During the fourth quarter of 1992, the bank adopted Statement of Financial Accounting Standards No. 109 (SFAS-109), "Accounting for Income Taxes." Adoption of this change in accounting method provided a net nonrecurring benefit of $2.4 million in 1992. Under Generally Accepted Accounting Principles (GAAP), all business entities must adopt SFAS-109 no later than 1993. Coyne stated that management elected to adopt SFAS-109 in 1992 in order to reduce Pennsylvania income taxes in future periods. By recognizing the effects of the accounting change in 1992, the bank was able to take advantage of net operating loss tax carryforward provisions in the Pennsylvania tax code. These tax carryforward provisions would have otherwise expired unused on Dec. 31, 1992. He explained that SFAS-109 requires current-year recognition of the net income effect of future tax benefits, such as net operating and capital loss carryforwards and certain timing differences between business entities' financial statements and tax returns. The adoption of SFAS-109 will require the bank to increase its provision for income taxes in future periods to levels approximating prevailing statutory rates.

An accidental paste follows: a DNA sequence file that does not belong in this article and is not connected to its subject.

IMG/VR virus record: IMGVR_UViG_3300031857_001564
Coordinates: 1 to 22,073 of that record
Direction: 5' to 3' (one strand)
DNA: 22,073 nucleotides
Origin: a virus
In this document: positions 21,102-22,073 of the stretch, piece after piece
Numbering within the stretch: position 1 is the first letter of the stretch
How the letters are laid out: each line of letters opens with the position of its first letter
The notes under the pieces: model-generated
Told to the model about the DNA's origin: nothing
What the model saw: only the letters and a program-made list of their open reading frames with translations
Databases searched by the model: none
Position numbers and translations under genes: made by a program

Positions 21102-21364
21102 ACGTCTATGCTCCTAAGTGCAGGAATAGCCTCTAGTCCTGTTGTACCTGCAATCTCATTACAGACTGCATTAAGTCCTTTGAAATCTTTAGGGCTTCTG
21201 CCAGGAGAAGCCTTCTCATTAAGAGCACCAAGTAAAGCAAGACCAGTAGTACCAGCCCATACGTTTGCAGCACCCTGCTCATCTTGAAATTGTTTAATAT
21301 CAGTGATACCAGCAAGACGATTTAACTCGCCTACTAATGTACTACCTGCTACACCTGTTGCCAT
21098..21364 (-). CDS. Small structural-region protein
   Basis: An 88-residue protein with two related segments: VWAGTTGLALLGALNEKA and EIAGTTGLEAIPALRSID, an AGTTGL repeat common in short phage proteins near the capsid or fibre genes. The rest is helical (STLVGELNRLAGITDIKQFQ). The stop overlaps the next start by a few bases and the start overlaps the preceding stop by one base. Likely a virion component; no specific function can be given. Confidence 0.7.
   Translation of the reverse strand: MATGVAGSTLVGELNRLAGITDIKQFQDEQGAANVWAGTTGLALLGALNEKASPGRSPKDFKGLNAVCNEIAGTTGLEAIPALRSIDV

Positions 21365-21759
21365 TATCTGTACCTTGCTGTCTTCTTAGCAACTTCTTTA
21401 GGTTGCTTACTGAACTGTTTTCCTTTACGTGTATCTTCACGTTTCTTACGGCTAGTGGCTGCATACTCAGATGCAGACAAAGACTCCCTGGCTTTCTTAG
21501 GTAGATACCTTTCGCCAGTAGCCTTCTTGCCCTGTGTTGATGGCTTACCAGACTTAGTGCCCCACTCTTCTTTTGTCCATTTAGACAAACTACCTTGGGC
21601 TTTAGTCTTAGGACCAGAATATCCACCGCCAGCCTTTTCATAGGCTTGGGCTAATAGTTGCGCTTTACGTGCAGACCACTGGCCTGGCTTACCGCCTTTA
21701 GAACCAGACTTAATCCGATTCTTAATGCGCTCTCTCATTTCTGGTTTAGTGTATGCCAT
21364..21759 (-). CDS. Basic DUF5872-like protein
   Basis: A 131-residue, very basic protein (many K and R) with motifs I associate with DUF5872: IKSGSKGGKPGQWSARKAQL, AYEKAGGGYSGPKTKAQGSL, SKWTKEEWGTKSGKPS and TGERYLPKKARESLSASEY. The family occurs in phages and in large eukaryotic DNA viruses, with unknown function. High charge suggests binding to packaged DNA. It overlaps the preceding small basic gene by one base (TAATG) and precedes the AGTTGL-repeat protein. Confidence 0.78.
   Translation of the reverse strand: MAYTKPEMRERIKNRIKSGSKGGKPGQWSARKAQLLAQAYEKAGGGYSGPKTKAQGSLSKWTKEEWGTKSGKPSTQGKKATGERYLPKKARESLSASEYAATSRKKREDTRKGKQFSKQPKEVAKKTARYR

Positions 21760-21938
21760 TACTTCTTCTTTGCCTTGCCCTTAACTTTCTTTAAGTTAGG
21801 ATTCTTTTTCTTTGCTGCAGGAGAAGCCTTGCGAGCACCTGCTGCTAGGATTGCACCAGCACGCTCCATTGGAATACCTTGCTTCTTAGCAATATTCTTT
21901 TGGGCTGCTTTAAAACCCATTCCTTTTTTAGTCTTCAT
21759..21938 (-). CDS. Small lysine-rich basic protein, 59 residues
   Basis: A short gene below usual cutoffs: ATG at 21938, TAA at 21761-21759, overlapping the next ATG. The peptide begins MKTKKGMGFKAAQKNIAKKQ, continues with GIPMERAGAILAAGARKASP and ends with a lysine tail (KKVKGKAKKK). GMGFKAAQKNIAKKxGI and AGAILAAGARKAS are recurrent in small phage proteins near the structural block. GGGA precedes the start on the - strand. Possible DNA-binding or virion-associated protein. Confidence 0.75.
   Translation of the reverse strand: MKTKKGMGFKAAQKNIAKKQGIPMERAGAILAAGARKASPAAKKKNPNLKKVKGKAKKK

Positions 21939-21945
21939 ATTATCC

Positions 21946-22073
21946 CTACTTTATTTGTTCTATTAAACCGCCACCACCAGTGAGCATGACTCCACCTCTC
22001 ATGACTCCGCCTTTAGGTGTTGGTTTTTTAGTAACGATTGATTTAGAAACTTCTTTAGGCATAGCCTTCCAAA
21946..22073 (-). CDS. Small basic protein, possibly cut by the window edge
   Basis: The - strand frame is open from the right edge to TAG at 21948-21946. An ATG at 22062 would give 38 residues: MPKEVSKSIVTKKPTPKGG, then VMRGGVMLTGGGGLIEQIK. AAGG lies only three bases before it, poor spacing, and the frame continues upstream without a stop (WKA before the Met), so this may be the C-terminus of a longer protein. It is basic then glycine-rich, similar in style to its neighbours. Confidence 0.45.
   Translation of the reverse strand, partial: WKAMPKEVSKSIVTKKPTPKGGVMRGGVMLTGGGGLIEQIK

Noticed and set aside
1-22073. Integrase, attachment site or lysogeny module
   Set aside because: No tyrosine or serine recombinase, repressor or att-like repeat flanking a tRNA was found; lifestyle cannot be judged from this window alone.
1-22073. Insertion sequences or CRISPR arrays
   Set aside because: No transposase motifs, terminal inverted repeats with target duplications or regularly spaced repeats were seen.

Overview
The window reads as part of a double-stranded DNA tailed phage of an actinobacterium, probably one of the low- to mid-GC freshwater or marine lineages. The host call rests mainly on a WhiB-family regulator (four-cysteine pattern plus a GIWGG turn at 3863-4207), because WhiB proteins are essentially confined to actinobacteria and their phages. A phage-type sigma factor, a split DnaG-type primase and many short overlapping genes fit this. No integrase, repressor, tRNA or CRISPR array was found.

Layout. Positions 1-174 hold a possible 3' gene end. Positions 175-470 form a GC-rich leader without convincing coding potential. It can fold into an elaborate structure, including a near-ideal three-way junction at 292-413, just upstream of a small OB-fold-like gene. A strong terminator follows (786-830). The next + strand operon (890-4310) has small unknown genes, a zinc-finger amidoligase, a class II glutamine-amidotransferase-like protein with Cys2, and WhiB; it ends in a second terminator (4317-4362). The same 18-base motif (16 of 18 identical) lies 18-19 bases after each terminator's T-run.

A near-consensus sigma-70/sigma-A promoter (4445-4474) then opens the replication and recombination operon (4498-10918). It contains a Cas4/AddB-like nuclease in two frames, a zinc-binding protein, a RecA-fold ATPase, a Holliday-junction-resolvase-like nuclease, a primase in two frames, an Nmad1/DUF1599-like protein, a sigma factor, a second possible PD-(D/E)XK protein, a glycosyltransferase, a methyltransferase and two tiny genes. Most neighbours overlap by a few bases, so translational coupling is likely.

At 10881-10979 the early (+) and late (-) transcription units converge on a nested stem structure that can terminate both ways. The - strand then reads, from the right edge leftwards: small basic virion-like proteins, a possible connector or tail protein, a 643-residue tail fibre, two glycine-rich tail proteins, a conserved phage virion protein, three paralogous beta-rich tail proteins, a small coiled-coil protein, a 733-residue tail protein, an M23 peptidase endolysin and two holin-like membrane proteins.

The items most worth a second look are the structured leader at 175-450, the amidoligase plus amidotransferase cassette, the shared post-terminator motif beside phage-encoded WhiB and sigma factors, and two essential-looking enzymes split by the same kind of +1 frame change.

During 1992, the bank recorded gains of $742,000 on the sale of securities as compared with a recorded loss of $107,000 in 1991. During the quarter ended June 30, 1992, the bank sold $25.6 million in investment securities resulting in a net gain of $685,000. Coyne noted that these securities were sold in order to improve the position of the bank in consideration of anticipated interest rate trends.
 Partially offsetting these positive income variances in 1992 as compared with 1991 were increases in provisions for loan losses and losses associated with real estate acquired by foreclosure. During 1992, the bank increased its loan loss provision to $2.5 million as compared with $867,000 during 1991. In addition, the bank increased its provision for losses and other related charges for real estate acquired by foreclosure to $3.0 million for the 12 months ended Dec. 31, 1992, as compared with $1.3 million in 1991. Coyne stated that these increases were necessitated by continued weakness in national real estate markets and brought the bank's overall level of reserves closer to the levels of the best-managed institutions in the bank's peer group. "The fourth quarter provisions were a continuation of the management initiatives established in the preceding quarters of 1992 to improve overall asset quality," he said.